He heard it a few times when he was a teenager in Jordan. According to him, someone trying to “break up the fight or reconcile the parties” would use this saying to calm the people down.
Original Script: امسحها بلحيتي
Transliteration: Imsa-ha bi lihiti
Translation: Wipe it on my beard
This saying intrigues me because it does not sound like anything meaningful at first, but it starts making some sense when given some thought. The mediator, by telling the two people/groups to “wipe it on [his] beard,” is saying to leave their grievance there with him. When you wipe dirt from your hand onto another surface, the dirt is no longer on your hand, and it stays on the wall. The fact that there is saying for this shows that Arabs, like many people, commonly act as mediators.
She heard it a lot in her childhood from her aunts when she was in Jordan. If someone is restless, and can’t sit still, they would ask that person, “Fi doodeh bi teezak?”
Original Script: في دودة بطيزك؟
Transliteration: Fi doodeh b-teezak?
Literal Translation: Is there worm in your butt?
Smooth Translation: Is there a worm in your butt?
This was a saying I heard when I was a kid, and I still find it funny to this day; it has the listener imagine someone unable to sit still because of the discomfort of having a worm in their butt. Because that situation would be considered abnormal, and it is being compared to a person who can’t sit still, the saying implies that Arabs see it abnormal for someone to not sit still and rest.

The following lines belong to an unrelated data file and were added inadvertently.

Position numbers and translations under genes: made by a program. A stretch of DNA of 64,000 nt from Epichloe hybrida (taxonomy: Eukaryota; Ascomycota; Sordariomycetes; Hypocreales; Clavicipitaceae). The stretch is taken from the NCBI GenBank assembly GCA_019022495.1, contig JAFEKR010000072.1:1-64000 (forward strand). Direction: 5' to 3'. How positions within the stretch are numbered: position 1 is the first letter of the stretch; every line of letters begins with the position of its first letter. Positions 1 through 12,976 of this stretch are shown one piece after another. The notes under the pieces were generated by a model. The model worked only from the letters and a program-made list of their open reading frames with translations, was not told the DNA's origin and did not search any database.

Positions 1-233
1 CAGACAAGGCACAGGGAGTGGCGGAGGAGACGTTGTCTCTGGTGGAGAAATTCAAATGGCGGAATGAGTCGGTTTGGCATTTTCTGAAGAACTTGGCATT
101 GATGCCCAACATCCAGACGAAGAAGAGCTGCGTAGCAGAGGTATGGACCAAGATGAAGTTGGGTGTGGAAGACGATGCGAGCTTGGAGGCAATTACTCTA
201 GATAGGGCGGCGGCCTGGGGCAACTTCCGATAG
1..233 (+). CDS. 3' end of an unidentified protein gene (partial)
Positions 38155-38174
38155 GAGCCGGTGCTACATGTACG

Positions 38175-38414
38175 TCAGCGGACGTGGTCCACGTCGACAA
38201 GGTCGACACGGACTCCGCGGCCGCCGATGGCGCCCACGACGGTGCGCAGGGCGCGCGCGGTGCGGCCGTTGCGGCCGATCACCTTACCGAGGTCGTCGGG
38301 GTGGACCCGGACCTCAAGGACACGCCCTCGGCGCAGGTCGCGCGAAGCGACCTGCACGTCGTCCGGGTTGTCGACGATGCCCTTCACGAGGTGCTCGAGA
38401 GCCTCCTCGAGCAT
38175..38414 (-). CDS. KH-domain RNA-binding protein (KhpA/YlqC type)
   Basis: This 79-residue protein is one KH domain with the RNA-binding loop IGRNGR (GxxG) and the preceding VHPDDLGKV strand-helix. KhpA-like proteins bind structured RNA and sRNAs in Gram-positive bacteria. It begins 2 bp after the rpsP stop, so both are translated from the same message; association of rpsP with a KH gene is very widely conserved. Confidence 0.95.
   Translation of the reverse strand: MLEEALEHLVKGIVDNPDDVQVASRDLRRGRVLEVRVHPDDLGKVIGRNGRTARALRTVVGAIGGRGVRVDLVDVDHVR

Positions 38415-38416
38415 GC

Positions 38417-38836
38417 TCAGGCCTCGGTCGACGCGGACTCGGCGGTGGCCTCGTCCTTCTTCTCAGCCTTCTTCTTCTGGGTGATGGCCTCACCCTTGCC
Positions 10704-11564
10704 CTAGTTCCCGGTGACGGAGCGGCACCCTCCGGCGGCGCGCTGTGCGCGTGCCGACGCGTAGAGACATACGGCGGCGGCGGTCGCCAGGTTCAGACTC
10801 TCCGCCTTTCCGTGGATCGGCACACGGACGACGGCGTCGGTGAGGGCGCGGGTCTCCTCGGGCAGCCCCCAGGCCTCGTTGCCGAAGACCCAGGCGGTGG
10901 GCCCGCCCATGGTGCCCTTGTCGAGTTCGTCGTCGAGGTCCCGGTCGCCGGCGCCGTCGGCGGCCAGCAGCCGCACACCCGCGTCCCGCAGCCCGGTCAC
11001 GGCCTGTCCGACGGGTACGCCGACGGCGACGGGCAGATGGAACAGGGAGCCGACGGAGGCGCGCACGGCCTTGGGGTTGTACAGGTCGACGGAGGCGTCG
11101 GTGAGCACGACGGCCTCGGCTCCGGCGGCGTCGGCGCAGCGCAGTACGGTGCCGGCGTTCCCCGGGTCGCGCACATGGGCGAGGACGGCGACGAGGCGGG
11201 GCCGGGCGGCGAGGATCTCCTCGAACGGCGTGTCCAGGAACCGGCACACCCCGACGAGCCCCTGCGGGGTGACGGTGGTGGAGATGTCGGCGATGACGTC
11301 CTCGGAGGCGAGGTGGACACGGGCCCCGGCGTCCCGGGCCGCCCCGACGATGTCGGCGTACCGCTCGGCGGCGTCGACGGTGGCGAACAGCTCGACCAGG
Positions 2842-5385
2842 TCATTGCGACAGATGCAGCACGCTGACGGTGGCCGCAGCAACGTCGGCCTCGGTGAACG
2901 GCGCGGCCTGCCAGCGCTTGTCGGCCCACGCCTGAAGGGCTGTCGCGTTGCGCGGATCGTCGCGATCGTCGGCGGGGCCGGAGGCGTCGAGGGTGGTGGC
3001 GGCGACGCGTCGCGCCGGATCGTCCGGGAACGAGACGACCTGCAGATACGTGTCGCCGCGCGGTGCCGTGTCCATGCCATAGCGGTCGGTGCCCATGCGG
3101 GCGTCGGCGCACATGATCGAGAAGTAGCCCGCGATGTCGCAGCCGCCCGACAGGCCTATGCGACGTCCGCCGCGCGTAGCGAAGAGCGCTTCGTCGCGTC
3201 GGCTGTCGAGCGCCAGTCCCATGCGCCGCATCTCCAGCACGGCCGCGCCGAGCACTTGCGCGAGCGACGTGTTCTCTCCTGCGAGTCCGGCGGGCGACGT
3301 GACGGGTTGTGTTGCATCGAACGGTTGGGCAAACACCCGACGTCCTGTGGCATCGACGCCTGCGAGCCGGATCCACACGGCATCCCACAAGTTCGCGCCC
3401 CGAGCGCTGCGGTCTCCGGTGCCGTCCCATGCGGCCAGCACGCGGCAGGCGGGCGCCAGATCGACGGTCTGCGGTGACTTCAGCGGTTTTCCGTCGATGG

She first heard this saying from her grandma when she was in elementary school in Jordan. She says that you would say this when “somebody keeps talking about a problem and trying to solve it a different way, but you know there is no other answer.”
Original Script: بدق المي بالهاون
Transliteration: Bido’ el my bil hawen
Literal Translation: Beat the water in mortar
Smooth Translation: You’re beating water in a mortar
When my informant first told me this several years ago, I realized from the imagery that I was doing something in a way that no progress could be made. The comparison lies in how you do nothing to the water if you beat it in a mortar with a pestle; you just waste time and energy. This saying shows that Arabs value efficiency, since this is a warning said to those who are wasting their time.
She said that her mom would always say this to her. They were both still in Jordan when she first heard it. According to her, you would say this “when somebody is hoping for something that you know won’t happen,” or “when somebody is hoping for somebody else to do something, but you know they won’t do it.”
Original Script: قلبك ابيض
Transliteration: Albak abyad
Translation: Your heart is white
When I first heard this saying, I thought that it meant that someone was acting naïve. I clearly remember when I asked my family if there was any dessert left from the day before, only to be told “Albak abyad”; I was naïve to assume that they had not eaten it all. Even after I heard my informant’s explanation, I find it interesting how the saying associates the color white with naïveté instead of purity (the usual association). It shows that innocence to a fault (naïveté) is seen as a problem in Arabic cultures, encouraging those who hear the saying to not be overly hopeful.